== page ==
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profiles

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Actor

Animator

Art Director

Casting Director

Director

Editor

Hair/Make-Up

Location Scout

Producer

Production Designer

Props

Screenwriter

Sound Designer

Special/Visual Effects

Stunt Coordinator / Stunt Person

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Where
to watch

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Advancing
Creativity

Superior Films, Inc. v. The Ohio Department of Education

In the early 1950s, a few states—like Ohio—took responsibility for reviewing film content and approving or even editing the film before it could be shown to audiences. This process was followed even if the film was reviewed by the censors of other states and judged acceptable for public viewing elsewhere. Moreover, the state’s censors charged movie studios a hefty fee for the services of reviewing—and sometimes cutting—their content.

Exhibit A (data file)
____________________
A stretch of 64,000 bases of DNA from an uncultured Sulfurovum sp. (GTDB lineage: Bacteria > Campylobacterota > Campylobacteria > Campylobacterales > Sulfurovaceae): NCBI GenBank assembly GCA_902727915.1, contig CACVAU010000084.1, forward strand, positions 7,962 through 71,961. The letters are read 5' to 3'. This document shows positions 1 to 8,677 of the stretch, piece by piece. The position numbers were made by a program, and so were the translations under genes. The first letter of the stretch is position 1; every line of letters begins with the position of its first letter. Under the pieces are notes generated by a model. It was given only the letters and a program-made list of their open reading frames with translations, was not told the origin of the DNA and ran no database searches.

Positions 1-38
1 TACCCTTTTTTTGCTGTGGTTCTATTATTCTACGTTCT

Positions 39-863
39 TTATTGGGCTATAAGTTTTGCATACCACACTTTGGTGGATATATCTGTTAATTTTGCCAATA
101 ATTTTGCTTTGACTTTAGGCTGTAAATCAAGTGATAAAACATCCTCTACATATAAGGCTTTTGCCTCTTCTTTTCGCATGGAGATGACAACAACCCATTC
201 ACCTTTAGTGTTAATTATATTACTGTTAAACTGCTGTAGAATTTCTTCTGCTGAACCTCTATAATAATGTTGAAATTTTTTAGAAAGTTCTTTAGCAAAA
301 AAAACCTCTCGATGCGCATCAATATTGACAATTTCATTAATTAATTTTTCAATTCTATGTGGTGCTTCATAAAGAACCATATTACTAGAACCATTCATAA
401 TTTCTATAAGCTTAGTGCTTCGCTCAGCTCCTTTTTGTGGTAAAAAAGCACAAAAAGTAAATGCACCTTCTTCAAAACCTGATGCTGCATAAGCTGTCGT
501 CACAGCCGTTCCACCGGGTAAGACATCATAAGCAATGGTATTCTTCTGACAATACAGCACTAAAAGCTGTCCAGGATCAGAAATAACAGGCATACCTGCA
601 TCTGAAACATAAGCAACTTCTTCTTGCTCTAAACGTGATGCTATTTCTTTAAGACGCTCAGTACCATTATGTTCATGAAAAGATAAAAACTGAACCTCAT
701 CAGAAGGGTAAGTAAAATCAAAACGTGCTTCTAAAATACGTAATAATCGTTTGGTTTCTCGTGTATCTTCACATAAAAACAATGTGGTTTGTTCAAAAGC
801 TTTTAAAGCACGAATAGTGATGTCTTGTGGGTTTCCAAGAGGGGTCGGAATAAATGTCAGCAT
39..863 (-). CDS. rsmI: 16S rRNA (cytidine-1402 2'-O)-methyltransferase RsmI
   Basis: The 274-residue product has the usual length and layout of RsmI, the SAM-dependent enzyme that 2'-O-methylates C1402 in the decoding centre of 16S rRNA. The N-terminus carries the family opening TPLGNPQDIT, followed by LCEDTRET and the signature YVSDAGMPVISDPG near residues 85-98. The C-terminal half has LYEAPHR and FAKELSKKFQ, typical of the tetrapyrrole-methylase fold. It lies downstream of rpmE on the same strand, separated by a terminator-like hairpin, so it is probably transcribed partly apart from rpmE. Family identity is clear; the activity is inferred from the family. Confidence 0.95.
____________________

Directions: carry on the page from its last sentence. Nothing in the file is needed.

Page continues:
1957

In 1953, Superior Films, Inc. sued the Ohio Board of Education for censorship and violating the studio’s first amendment rights to free speech after the state blocked the use of adult material in one of its films. Superior Films, Inc. lost the case in the Ohio State Supreme Court.

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The studio appealed to the Supreme Court

…and their case was heard the following year. The MPAA supported Superior Films, Inc. submitting a statement which argued that Ohio’s Governmental Film Office efforts had effectively censored content produced by the studio in a manner that was "repugnant to the first amendment."

The U.S. Supreme Court overturned

…the Ohio State Supreme Court’s sentence in a unanimous decision, supporting the right for creators to utilize free speech. And few years later in 1968, a national film rating system, the Classification & Ratings Administration (CARA), was developed to provide parents with information to help them determine what level of content is appropriate for their children.

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Just as we protect the rights of creators to produce and benefit from films and television shows, we champion the need for viewers to understand what they can expect to see on the screen.

More free speech case studies